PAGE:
Students have been too weak at algebra since before I started teaching more than three decades ago. Nevertheless, today's students are remarkably weaker than those of the Sixties. Three years ago, I had a class of 15 first semester calculus students *none* of whom had a clue about how to deal with the difference quotient associated with finding the derivative of the cubing function. And these were the 15 out of perhaps 25 or 30 who had stayed in the class after it had become clear that I would not allow them to decline to engage the material, as they clearly had done in previous courses.
I would like to suggest that it is the latter students (some of whom had quite good technical skills, as evidenced by their scores on our placement test and their grades in prerequisite courses) who have poor study skills. They are the ones who think they should be able to assimilate mathematics without investing time and effort.
Someone in this discussion (perhaps in a private message to me, which I've lost) noted that the tension that results from failing large numbers of students in calculus is worth it to keep standards high. It was a remarkably vague statement: What is a "large number" and what is "high"? We can not consistently flunk 80% to 90% of our calculus students--regardless of the level of algebra skill they bring to our calculus courses. Once the kids are in calculus, we have to deal with them as they are. And, as several posts to this list have pointed out, the cost of keeping them out can be quite high, also.
In this connection, Wayne Bishop wrote:
> Ill prepared arithmetic students have been flunking algebra in > droves throughout my lifetime and long before and ill prepared algebra and > trig students have been flunking calculus in droves as well.
From this he concludes that it must always be so. And perhaps he's right. On the other hand, it's safe to guess that, in 1800, nobody had ever travelled from New York to San Francisco in under a month. People of that year might well have predicted, on the basis of their experience that it had never been done, that it could not be done. Technology, in the form of the railroad, changed the picture entirely, so that old experience no longer held predictive value.
It used to be the case that students flunked trigonometry because they hadn't mastered calculation with common logarithms--especially those who also hadn't mastered long division. Because of technology, that no longer happens; I know of nobody who regrets it.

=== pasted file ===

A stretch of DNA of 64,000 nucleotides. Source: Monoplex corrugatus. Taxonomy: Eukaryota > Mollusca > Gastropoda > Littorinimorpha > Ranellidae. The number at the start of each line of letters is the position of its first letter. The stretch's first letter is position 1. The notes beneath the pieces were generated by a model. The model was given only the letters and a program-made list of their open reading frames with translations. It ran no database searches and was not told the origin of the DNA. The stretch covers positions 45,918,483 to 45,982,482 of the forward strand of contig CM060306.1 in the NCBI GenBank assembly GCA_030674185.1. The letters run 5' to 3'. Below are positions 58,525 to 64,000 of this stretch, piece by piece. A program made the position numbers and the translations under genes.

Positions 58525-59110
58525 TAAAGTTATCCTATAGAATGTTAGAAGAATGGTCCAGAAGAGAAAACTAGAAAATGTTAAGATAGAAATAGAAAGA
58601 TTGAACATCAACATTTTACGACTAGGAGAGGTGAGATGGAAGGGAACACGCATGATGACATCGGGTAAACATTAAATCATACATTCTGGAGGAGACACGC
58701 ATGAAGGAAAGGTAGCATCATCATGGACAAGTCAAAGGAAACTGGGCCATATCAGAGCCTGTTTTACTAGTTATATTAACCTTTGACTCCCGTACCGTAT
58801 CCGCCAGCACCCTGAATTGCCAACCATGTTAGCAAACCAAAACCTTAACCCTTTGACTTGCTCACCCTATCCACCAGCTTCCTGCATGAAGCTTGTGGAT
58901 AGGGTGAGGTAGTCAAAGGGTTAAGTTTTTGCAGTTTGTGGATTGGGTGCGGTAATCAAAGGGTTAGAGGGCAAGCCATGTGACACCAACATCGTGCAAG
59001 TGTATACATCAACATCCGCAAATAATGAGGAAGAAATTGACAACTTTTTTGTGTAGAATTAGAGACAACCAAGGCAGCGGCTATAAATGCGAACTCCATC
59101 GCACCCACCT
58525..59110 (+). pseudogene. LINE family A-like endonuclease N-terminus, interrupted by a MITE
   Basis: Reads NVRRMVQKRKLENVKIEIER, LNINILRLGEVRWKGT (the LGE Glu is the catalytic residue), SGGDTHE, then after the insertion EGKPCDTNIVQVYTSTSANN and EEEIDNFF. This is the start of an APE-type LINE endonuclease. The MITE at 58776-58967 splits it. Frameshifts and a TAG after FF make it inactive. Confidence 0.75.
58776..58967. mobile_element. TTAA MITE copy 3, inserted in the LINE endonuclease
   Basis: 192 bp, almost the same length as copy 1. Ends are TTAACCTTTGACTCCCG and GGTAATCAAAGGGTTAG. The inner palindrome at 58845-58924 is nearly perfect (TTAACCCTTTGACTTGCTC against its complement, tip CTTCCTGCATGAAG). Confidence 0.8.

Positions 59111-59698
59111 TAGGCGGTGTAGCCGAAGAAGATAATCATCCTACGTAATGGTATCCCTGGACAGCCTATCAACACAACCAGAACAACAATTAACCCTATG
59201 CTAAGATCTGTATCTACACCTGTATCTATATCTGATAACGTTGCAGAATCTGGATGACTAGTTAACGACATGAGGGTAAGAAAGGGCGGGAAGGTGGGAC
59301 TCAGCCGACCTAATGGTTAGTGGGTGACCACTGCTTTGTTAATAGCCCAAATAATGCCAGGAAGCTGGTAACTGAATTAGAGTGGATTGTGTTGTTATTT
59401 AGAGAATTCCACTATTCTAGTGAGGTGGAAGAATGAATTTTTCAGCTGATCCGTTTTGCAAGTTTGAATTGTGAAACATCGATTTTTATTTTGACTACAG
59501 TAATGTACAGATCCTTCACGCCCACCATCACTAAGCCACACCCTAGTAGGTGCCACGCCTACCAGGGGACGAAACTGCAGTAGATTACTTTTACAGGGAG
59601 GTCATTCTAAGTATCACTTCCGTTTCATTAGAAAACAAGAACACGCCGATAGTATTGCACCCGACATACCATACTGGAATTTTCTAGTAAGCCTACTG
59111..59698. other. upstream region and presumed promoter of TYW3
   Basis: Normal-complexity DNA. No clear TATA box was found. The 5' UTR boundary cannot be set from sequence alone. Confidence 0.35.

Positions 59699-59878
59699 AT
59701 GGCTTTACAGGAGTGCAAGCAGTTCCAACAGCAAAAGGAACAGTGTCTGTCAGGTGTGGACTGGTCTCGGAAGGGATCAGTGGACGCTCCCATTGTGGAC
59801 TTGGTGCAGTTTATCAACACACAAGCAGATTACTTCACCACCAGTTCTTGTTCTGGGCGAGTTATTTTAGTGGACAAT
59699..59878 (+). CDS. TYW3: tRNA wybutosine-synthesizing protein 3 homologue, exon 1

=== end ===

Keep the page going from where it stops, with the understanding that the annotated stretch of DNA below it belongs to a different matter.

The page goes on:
I am quite willing to let a machine handle the mechanical details of algebra, just as I am willing to let a machine do my long divisions and calculate my logarithms--when I need logarithms, which is not as often as it used to be. A computer will do the mechanical part of partial fractions decomposition just fine, and that's OK with me, too. Students ought, nevertheless, to know what a partial fractions decomposition is and what form to expect the p.f. decomposition of a given rational function to have. That might be half a lecture's worth or half an hour's reading. (Yes--this reformer still lectures. Sometimes.)
The question of related rates is somewhat different. I've included this topic under the Algebra heading because I think that the difficulty students have here is more with algebra than with calculus. Once they have the right equations, the majority know what they must do and how to do it. The difficulty isn't with manipulation, but with translation from English to algebra. I'm convinced that there are deep cognitive issues involved here; most students simply don't seem to be able to make the right kinds of connections. I don't think that drill of the "simplify these; rationalize those, etc." sort will cure this kind of difficulty. Nor will machines do that kind of translation. This is a thorny problem that I don't have a solution for. I do ask students to do some simple related rates problems.